STYLE

Malala spreads memoir to college, high school classrooms with free online, curriculum guide

11/13/2014 02:55 EST | Updated 01/13/2015 05:59 EST
WASHINGTON - Malala Yousafzai, a Nobel Prize winner and global icon for girls' education, is spreading her philosophies of human rights and youth empowerment to college and high school classrooms across the world.

George Washington University, The Malala Fund and the publisher of a memoir about the Pakistani teen are launching a free, online resource guide for college and university classrooms to use while teaching her book, "I Am Malala." A high school version of the online guide will be available next year.

The free syllabus will look at her story and reflect on eight themes, including violence against women and girls, education as a human right for girls, cultural politics, religious extremism and global feminism.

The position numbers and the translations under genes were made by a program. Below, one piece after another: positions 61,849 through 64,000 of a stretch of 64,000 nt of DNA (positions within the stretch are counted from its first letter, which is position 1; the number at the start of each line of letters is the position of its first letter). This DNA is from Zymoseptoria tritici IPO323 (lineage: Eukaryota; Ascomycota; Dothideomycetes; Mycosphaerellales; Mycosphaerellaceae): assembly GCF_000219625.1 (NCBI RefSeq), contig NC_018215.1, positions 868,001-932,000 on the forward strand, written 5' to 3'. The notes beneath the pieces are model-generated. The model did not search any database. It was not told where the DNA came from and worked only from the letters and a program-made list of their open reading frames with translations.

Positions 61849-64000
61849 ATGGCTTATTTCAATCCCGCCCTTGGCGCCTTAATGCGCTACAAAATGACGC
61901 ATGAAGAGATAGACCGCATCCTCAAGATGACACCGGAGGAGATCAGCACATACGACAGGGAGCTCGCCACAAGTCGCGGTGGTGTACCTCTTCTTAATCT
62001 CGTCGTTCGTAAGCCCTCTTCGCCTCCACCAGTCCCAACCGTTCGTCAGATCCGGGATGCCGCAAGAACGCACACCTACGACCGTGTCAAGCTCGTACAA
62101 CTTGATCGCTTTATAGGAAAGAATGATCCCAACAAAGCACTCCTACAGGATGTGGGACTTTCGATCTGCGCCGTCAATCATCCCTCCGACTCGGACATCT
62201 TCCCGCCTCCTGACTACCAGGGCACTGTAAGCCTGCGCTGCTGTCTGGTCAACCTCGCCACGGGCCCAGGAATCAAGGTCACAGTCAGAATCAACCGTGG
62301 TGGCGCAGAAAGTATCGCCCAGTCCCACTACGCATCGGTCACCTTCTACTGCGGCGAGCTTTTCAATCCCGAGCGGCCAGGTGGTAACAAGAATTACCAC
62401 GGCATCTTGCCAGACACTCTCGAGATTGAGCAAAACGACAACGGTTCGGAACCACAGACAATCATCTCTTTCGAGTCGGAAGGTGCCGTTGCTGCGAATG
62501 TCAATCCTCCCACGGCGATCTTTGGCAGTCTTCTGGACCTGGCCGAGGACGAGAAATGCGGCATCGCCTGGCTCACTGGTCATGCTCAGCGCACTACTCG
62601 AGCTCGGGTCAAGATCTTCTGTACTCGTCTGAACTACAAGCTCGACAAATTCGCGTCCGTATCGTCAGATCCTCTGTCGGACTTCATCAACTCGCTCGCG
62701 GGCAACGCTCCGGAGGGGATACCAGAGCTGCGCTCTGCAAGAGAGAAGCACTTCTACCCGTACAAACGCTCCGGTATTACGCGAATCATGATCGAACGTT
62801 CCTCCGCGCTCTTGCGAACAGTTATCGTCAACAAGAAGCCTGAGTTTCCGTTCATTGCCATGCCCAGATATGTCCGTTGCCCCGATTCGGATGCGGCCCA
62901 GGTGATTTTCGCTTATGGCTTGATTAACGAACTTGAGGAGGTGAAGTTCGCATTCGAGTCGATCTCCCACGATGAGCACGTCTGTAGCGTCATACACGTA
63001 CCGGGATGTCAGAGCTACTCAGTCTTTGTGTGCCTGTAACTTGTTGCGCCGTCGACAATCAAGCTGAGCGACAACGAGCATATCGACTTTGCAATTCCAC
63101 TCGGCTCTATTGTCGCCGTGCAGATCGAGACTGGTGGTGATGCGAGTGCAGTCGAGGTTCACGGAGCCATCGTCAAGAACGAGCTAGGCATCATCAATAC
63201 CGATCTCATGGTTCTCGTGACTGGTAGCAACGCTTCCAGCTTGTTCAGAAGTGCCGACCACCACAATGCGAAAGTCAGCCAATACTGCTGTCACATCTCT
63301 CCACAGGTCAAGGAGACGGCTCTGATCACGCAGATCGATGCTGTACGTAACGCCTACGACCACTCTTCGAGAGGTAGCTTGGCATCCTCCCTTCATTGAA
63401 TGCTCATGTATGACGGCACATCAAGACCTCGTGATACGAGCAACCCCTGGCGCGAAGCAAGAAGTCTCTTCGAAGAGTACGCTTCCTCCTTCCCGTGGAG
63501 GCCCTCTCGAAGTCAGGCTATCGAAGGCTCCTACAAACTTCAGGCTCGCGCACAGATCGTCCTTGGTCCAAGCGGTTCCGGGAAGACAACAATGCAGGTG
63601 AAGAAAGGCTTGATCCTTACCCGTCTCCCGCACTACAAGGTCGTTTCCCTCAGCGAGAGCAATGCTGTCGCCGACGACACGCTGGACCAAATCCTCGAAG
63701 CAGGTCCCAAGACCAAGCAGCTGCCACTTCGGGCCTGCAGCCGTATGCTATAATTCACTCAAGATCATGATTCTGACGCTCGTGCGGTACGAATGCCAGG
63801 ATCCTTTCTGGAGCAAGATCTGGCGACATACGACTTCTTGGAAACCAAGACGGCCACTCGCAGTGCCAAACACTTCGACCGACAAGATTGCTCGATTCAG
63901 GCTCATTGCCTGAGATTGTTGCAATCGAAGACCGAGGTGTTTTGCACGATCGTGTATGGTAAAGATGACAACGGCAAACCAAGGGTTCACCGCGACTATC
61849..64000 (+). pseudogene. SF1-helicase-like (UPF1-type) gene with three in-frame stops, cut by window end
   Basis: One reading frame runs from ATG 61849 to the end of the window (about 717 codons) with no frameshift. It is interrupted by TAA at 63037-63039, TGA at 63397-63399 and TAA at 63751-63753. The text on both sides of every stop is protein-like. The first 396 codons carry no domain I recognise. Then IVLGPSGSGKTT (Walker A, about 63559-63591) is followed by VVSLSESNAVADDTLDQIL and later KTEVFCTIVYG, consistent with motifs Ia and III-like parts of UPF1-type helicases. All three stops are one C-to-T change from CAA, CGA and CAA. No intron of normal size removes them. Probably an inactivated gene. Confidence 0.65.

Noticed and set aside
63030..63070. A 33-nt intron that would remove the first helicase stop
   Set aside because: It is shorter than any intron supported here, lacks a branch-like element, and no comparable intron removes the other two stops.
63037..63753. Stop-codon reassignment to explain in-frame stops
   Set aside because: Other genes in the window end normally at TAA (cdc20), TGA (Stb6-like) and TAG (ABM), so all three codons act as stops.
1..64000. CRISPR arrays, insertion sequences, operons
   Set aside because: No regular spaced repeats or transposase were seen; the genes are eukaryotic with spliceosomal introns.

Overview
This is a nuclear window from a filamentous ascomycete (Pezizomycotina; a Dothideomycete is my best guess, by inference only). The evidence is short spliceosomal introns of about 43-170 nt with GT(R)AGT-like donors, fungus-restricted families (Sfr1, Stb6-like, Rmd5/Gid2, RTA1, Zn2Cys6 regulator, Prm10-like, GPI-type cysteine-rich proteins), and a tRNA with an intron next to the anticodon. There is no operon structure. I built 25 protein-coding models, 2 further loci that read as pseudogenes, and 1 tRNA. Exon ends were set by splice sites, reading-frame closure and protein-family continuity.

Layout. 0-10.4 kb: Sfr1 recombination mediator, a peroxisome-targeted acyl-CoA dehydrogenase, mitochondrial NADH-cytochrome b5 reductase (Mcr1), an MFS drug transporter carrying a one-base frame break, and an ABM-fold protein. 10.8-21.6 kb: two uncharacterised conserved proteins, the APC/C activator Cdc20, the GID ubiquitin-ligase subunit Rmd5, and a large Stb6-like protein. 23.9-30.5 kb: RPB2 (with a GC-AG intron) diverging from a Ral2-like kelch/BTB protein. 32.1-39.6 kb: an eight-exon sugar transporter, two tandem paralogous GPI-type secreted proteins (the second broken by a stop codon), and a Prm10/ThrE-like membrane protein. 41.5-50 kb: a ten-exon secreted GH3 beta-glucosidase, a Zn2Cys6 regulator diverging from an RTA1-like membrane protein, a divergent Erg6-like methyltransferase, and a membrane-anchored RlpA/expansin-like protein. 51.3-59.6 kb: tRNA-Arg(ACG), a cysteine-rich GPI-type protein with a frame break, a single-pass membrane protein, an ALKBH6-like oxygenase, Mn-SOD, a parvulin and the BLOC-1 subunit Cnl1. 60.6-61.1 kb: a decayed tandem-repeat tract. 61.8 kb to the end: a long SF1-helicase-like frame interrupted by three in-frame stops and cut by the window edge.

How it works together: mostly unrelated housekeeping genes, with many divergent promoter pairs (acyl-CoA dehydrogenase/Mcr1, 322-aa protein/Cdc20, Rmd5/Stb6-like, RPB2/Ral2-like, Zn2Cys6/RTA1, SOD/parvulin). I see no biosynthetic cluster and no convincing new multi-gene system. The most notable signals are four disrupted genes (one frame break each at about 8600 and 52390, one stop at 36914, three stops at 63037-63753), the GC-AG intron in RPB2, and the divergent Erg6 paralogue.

Malala's father Ziauddin Yousafzai, an educator who wrote the guide's preface, said the curriculum can help girls and boys, men and women.

"This is also the story of her father, who supports his daughter," he said in an interview with The Associated Press. "This is the story of a father who always says that if you ask me 'what I did for my daughter?' Don't ask me what I did, rather ask me, 'what I didn't do?' I didn't clip her wings. And this is a very powerful message, because, really I didn't do anything special."

"Every parent, every brother, every husband, every father can get this message from this book that we have kept our women suppressed," he said. "So, it tells the world, 'let's stop it.' It is unjust, it is unfair to (hold) back half of the population. "

Yousafzai said the curriculum will help Malala's experience move from a media sensation to a "story for all generations" for years to come.

The school curriculum on the memoir was created last year by George Washington faculty members and first taught during the fall 2014 semester.

In 2012, a Taliban gunman walked up to a bus taking Malala and other children home from school in Pakistan's volatile northern Swat Valley and shot her in the head and neck. Malala, 17, now resides in Britain, where she was flown for medical care after the attack.

___

Online:

http://malala.gwu.edu

http://www.malala.org

MORE:cpStyle